TYLER (KYTX) – For couples struggling to have a baby, the process can be emotionally and financially draining. There is now another option growing in popularity that many couples don't even know about. It's called embryo adoption. An embryo is a mother's egg and a father's sperm. Depending on religious beliefs, some people refer to an embryo as a pre-born child.
In labs all over the United States, there are about 500,000 frozen embryos. These fertilized eggs are left over from fertility treatments, specifically In Vetro Fertilization commonly referred to as IVF. These embryos can be held in a state of cryopreservation for decades and couples pay hundreds of dollars to keep them stored. In Texas, the fee to store a frozen embryo is roughly $300 a year.
"The only chance these babies had at life was for someone to carry them and I hoped that I could be one of those adoptive moms," said Charis Johnson.
Charis and her husband, Duffy, already had one daughter, adopted traditionally as a baby. But when they decided to grow their family again they were intrigued by the idea of embryo adoption. Although Duffy admits he was hesitant at first.
"It seemed a little sci-fi to me that you take a kid that is frozen and have a baby," he said.
But once they looked into it, they both realized it was a viable option to add another child to their family.
"I have pictures of my daughter from the very first day that she was five cells old and another picture when she was 100 cells old," said Charis.
Nine months after the embryos were transferred; Charis gave birth to a beautiful little girl. She said, "She's truly a miracle and it allowed me to enjoy the pregnancy and the birth."
Duffy added, "It also allowed us nine months to prepare… and as a family of faith to pray for a child and be expectant and hopeful is a unique dynamic that I'm glad we got to share as a family. We chose to name her Zoe. It's a Greek word, which means life."
The Johnsons wondered why there weren't more resources available to help couples adopt embryos, or at least learn more about it. They mentioned the idea to a friend, Katie Cline, formerly of East Texas, and just over a month ago she began a business to help couples adopt frozen embryos.
"I feel that people are just blown away that this happens," Katie said.
The service is called the National Registry for Adoption, or NRFA. "Here we are offering those embryos a chance at life with another couple and a couple that you can pick and select. We've had a lot of positive response."
The online company posts profiles of donors and potential adoptive families with the hopes of making a match. Frozen embryos can be shipped to anywhere in the world, so there is no limit who can adopt through the NRFA. "We allow people to privately meet one another and instead of going through an agency that might cost $20,000-$40,000 you can pay a small monthly fee to have access to other user's profiles and message them. Those fees range from $20 a month for donors and $65 a month for couples looking to adopt."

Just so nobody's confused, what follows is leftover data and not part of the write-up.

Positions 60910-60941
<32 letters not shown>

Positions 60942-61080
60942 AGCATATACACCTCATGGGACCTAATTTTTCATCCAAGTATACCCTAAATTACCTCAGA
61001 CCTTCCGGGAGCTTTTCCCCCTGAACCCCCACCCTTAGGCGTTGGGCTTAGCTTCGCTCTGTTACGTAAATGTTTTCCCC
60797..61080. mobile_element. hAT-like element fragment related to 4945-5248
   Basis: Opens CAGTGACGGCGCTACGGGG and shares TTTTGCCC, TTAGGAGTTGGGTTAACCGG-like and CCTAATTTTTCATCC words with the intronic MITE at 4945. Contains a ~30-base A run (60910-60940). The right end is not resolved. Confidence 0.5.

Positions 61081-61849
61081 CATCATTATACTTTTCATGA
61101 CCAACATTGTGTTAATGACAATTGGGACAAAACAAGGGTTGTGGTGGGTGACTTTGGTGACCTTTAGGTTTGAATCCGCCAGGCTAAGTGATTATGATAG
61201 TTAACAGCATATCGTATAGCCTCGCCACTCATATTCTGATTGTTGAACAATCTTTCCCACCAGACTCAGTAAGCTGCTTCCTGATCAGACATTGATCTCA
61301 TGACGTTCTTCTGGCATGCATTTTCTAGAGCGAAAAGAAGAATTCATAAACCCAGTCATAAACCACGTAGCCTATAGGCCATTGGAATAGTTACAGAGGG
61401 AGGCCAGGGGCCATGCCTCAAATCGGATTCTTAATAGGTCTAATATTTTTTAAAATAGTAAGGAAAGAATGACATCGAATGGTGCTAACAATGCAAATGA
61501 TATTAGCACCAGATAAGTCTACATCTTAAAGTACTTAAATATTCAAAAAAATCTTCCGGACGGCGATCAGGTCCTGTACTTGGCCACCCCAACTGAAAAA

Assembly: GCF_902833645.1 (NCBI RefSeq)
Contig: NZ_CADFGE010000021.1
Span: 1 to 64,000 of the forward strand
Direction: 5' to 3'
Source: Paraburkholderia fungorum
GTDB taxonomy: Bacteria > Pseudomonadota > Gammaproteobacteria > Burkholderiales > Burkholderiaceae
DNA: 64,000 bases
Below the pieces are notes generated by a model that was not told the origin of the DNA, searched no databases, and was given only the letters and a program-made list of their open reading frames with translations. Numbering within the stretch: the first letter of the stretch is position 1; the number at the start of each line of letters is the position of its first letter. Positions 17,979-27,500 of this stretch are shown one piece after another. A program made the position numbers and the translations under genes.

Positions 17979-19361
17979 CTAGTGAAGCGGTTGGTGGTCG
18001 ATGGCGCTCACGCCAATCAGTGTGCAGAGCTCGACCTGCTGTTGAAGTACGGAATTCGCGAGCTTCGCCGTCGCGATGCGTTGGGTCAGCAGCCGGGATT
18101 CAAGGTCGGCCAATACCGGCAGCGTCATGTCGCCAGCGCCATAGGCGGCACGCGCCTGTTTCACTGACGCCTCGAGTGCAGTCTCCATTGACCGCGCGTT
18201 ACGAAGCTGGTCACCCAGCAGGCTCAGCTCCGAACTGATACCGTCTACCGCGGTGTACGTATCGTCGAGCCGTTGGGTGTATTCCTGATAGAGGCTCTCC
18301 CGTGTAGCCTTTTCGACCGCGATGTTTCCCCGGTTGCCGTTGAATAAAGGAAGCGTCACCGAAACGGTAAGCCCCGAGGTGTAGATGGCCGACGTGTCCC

The Johnsons discovered embryo adoption was a much more budget-friendly option. "Our adoption with Zoe cost about $3500 and that included everything from drawing up the legal document with an attorney to having a fertility doctor transfer the embryos," explained Charis.
They also found it was a much faster option with less stress. Charis goes on to say, "In adopting our first daughter, Julah, we went through three failed adoptions. In other words, three birth mothers who had the baby changed their minds and decided to parent. But with embryo adoption we never had that worry."
That's because the law sees embryo's as a product. They cannot legally be purchased, but only given away. Once you are given one, a legal document is prepared indicating it's yours forever. One you give birth there is no adoption process, the baby is already yours.
Katie said, "You get to decide what the legal contract says. Do you want contact with the couple after the child is born? Do you just want to hear if there was a birth or do you want to be completely anonymous? That's up to each couple."
"We met our donors a few weeks after Zoe was born," said Charis. Duffy added, "The commonality I think we share with their profession, faith and hobbies it just sounded like we were listening to a story about ourselves."
For couples who feel their family is complete, the decision of what to do with their frozen embryos can be difficult.
Katie said, "They've seen those embryos turn into life. They've seen those embryos turn into their children so just discarding them or leaving them frozen where you have to pay a yearly fee is an emotional situation that couples my not realize they would get into when they did IVF."
Katie and her husband know that first-hand having gone through IVF. They were blessed with twins and now have two frozen embryos.
"They bring so much joy to my life, but that's enough. So we will definitely be donating our extra embryos to a couple who needs and loves them. I believe if you believe that life begins at conception then this is just a weight off your chest about what to do with leftover embryos. God is in control of life and if people are meant to have your children it will work."
And the Johnsons couldn't agree more. Duffy said, "The question comes can you love a child who doesn't look like you or doesn't act like you and the answer absolutely is yes! I love my two girls more than I love my life itself. It's just a unique bond to have a beautiful child through an embryo adoption.
Charis sums it up by saying, "In the end, there is only one choice for these life honoring embryos and that's embryo adoption!"
Click here to learn more about the National Registry for Adoption, or NRFA. To inquire about an East Texas child waiting to be adopted call 903-533-4109.?